The new technique, developed by a research team led by University of Illinois at Chicago assistant professor of chemistry Lawrence Miller, provides the clearest, most dynamic view yet of protein-protein interactions in cells when viewed through a specially modified microscope. The finding is reported in the Proceedings of the National Academy of Sciences (advanced online July 19.)
Knowing where and when particular proteins interact within the cell is key to understanding life processes at the molecular level.
In a technique called luminescence resonance energy transfer, two proteins in a cell are labeled with differently colored, luminescent molecules that absorb light of one color and give it off as another color. By taking several pictures of the cell and mathematically analyzing the pictures, researchers gain information about the proteins’ precise location and whether they are interacting.
Miller and his team used a novel type of luminescent molecule for labeling, making it possible to get the same information using fewer pictures. This simplifies the analysis and allows for five-fold faster data acquisition. Images show a 50-fold improvement in sensitivity.
Working with Jerrold Turner, professor and associate head of pathology at the University of Chicago, Miller used a hybrid chemical/genetic approach to tag the proteins of interest. One of the proteins was genetically modified so that it would bind to a terbium complex. The terbium complex has an unusually long time between light absorption and emission. The second target protein was genetically modified to link to a fluorescent tag with a short emission lifetime. When the two proteins interact, the luminescent tags are brought very close together, generating a unique luminescent signal that can be seen under a microscope.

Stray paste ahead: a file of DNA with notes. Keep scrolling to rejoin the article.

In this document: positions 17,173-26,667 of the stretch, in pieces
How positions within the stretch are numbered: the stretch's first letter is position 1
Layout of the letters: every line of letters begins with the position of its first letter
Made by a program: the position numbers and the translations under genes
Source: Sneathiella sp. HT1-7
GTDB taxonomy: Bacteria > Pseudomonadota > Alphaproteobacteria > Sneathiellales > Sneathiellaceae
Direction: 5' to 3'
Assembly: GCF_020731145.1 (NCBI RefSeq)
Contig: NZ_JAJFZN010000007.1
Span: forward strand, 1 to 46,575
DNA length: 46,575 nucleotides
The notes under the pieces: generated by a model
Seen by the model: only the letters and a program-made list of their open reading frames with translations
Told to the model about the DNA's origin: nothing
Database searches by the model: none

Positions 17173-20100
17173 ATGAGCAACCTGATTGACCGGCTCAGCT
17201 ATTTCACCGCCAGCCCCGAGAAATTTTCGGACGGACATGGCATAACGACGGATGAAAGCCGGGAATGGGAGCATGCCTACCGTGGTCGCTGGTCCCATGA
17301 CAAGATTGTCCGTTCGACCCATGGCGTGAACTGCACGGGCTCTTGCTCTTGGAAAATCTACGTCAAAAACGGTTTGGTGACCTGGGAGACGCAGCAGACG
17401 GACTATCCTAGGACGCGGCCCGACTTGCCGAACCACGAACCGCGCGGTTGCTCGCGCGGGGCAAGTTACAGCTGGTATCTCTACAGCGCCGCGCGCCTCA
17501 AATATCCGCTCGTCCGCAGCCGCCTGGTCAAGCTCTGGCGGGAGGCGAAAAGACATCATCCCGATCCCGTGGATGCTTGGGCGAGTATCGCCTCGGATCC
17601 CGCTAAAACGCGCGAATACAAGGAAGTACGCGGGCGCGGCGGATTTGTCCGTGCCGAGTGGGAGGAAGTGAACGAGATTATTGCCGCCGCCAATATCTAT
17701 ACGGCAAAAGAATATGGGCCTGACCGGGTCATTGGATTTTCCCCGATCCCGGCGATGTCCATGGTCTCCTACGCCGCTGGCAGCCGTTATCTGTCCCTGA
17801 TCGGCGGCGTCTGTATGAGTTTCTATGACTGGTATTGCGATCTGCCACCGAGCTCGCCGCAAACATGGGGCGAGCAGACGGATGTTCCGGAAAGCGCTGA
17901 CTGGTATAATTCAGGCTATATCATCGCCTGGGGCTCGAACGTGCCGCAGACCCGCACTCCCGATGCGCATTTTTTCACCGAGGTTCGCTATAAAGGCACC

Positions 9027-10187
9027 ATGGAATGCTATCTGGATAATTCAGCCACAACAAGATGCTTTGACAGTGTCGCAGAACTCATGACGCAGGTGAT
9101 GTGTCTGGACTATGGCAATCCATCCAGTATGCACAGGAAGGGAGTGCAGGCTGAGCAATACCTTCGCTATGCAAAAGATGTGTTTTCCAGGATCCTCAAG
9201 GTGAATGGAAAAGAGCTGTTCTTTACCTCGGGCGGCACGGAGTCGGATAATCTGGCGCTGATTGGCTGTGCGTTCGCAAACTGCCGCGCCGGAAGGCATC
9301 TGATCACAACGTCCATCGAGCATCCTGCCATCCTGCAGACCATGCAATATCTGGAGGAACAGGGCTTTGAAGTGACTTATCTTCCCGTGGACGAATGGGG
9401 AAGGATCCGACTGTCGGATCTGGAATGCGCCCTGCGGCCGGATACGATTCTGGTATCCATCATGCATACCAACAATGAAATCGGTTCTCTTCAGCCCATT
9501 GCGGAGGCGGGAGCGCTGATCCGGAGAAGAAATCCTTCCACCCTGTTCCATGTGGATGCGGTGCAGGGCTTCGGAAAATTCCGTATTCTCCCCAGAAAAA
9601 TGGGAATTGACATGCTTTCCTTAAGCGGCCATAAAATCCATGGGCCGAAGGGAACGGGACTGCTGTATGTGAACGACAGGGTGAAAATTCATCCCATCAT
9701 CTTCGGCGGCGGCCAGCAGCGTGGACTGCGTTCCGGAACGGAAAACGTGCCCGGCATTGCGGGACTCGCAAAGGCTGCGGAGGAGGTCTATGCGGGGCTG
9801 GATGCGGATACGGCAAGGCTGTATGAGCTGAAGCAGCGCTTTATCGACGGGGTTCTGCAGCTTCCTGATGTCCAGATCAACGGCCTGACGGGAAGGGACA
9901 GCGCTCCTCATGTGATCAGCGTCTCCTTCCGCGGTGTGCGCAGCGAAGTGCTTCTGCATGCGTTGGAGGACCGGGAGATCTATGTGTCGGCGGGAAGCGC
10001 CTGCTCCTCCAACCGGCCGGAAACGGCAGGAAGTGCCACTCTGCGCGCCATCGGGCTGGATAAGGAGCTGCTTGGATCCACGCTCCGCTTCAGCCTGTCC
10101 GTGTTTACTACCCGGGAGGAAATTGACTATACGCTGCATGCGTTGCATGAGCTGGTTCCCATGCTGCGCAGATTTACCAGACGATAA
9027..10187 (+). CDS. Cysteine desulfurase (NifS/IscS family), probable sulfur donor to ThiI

Miller and his colleagues modified a conventional microscope to exploit the long lifetime of the terbium protein tags. Pulsed light is used to trigger the terbium luminescence, detected after the other luminescent species within cells have gone dark, allowing unwanted background to be removed from the image.
The new technique “increases sensitivity and makes the whole process faster,” Miller said. “This increases the time-resolution of the experiment, allowing you to see how interactions change on a faster time scale, which can help to better figure out how certain biological phenomena work.”
The technique required a reliable way to deliver the luminescent terbium probe through a living cell membrane without contaminating or damaging the cell. The researchers developed a way to co-opt pinocytosis, the process by which cells drink in small amounts of surrounding fluid.
“With this new tool, we hope cell biologists and others will be able to study things they haven’t seen before, such as interactions that couldn’t be visualized in live cells in real time,” Miller said. “Hopefully the method will yield information that makes it easier to deduce biological mechanisms.”
Other authors include UIC graduate students Harsha Rajapakse (the lead author), Nivriti Gahlaut and Shabnam Mohandessi and University of Chicago graduate student Dan Yu. The terbium tag was developed in collaboration with Richmond, Calif.-based Lumiphore, Inc. Major funding was provided by the National Institutes of Health and the Chicago Biomedical Consortium.
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Paul Francuch, (312) 996-3457, email@example.com